Steps 17 and 18: power supply and acrylic mount; 10 mins. Easy.

I started on step 19, but was pretty unhappy with the quality of the RAMPS board. Here is what I wrote on the forum:
The quality of the RAMPS board is really horrible. Firstly, it was badly packaged, so that the power transistors and the two large capacitors were bent over. The pins on several of the connectors were bent out of shape. I've straightened them up, but it means extra care when attaching the other parts to it.

Worse that this is the quality of the soldering. There are two diodes which are not flat to the board. They are floating in mid air about 15 mm above the board. Then the really nasty bit. Turning the board over the solder side shows:
- many solder bridges. I picked off at least 10 with a scalpel plus as many other random blobs of solder in places they should not be.
- the board is covered with the resin (flux) from the solder. This tends to degrade the board over time. Back in the days when I was an electronics engineer building embedded systems, we would not have allowed something like this out the door. We would have cleaned it with Arklone first.
- many of the solder joints are dull and blobby, the hallmarks of a dry joint. I will go over those with a soldering iron before using the board.
- a few joints which were not soldered at all.

I decided to order a new board on next day delivery from Amazon, as I just don't trust the one that came with the kit to work without risk to the other components. The last thing I want is for a solder bridge to send 24V onto the Arduino board.

The other components look OK, apart from some damage to the Arduino board, again due to poor packaging. Two of the header sockets were bent over and the plastic shroud was not pushed down on the pins. This was easy to fix.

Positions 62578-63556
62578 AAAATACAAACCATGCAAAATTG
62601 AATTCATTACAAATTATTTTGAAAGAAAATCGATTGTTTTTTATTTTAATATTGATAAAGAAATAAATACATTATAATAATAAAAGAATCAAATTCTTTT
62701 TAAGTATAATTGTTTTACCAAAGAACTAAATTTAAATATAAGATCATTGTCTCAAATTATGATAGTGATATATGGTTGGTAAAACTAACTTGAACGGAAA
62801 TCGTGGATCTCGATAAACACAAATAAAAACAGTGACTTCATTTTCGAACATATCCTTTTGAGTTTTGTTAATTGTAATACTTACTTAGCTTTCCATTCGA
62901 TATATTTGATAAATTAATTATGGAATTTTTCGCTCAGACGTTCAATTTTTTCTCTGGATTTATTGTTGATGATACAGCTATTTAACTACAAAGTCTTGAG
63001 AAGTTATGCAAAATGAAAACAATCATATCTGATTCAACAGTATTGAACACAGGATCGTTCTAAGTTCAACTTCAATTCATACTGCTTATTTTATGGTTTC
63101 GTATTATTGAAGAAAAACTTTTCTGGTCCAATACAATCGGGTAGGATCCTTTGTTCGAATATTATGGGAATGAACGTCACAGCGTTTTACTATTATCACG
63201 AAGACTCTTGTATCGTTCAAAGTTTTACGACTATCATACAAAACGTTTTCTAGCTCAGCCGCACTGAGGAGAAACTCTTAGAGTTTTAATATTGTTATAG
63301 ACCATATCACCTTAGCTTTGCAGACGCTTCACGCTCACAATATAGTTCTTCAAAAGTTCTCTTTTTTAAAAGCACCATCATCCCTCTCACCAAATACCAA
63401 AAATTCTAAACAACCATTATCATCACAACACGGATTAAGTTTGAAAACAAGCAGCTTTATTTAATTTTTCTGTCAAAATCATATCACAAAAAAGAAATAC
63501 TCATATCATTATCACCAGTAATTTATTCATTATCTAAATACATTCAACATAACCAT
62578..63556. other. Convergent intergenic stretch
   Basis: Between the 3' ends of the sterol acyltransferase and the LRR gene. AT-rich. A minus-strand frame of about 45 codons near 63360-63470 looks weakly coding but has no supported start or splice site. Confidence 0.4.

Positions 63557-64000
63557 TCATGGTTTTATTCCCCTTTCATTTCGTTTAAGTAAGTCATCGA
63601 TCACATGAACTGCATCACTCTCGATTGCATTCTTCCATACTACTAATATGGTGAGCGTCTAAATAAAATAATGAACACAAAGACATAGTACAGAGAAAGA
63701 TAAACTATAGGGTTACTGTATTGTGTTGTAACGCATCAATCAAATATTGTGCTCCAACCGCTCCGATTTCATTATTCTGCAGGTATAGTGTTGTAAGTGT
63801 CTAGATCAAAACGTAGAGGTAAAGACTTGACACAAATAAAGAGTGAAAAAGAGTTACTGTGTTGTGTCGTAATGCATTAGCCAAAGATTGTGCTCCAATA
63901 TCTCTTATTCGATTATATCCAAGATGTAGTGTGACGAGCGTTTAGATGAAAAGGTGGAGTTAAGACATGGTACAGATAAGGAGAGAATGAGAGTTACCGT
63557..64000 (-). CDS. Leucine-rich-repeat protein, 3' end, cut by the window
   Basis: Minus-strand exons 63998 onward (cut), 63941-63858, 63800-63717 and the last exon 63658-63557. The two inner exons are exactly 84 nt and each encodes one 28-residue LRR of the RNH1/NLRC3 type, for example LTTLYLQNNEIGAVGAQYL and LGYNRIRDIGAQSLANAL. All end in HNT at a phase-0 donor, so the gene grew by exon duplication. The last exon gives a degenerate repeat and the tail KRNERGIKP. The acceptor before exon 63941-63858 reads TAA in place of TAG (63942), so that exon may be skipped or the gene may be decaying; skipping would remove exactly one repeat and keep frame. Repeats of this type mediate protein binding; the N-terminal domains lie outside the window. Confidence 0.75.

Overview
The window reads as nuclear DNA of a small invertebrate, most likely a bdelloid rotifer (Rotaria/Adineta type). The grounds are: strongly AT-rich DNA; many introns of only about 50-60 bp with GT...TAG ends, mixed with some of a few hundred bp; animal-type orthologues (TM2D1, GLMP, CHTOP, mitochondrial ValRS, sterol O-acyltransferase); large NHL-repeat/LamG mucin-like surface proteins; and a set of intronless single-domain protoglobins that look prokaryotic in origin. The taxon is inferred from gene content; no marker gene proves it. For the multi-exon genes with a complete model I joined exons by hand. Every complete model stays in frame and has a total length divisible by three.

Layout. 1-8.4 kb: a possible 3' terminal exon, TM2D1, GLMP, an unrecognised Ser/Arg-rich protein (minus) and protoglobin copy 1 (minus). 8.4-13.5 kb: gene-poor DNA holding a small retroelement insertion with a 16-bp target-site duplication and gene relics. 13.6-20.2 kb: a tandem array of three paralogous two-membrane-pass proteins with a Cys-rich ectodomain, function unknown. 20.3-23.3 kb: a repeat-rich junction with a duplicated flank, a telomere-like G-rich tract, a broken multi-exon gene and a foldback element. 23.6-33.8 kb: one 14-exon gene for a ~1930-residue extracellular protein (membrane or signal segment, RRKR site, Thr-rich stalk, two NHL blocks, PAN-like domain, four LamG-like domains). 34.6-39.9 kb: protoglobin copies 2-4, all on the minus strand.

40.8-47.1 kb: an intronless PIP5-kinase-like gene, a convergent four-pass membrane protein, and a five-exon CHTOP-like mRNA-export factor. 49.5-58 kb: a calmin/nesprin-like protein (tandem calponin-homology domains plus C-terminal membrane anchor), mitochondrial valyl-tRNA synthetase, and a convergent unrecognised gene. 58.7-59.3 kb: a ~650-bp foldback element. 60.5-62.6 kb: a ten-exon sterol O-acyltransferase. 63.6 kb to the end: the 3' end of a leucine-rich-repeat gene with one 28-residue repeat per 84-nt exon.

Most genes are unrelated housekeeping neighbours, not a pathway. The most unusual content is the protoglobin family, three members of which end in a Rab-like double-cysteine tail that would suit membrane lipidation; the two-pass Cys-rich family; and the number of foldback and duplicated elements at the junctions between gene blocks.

Wednesday, June 03, 2015

3D Printer Project, Part 5: Over Troubled Waters

Step 9: attach the motors; 20 mins. This was easy. I noticed the Y axis motor was labelled 5.3 kg/cm, while the instructions say 4.8. Maybe this will have implications when it comes to setting the driver voltage.

Step 10: assemble Z carriage; about 1 hour and 10 mins. Step 10 was by far the hardest stage so far, both in following the steps and more particularly in the physical force that was needed. There is one error in the parts list: it says 4 M3 nylock nuts, when only one is needed. Getting the bearings into the the end pieces took quite a lot of force. As recommended, I pushed them down hard on a table. The second bearing was easier than the first. On the forums, one person commented that the bolts for the motors were too long. I found there was a tiny amount of play after attaching it to the right side piece, but not enough that I am worrying about it.  For fitting the F623ZZ bearings to the left side piece, it's important not to overtighten the bolt or the piece starts to distort.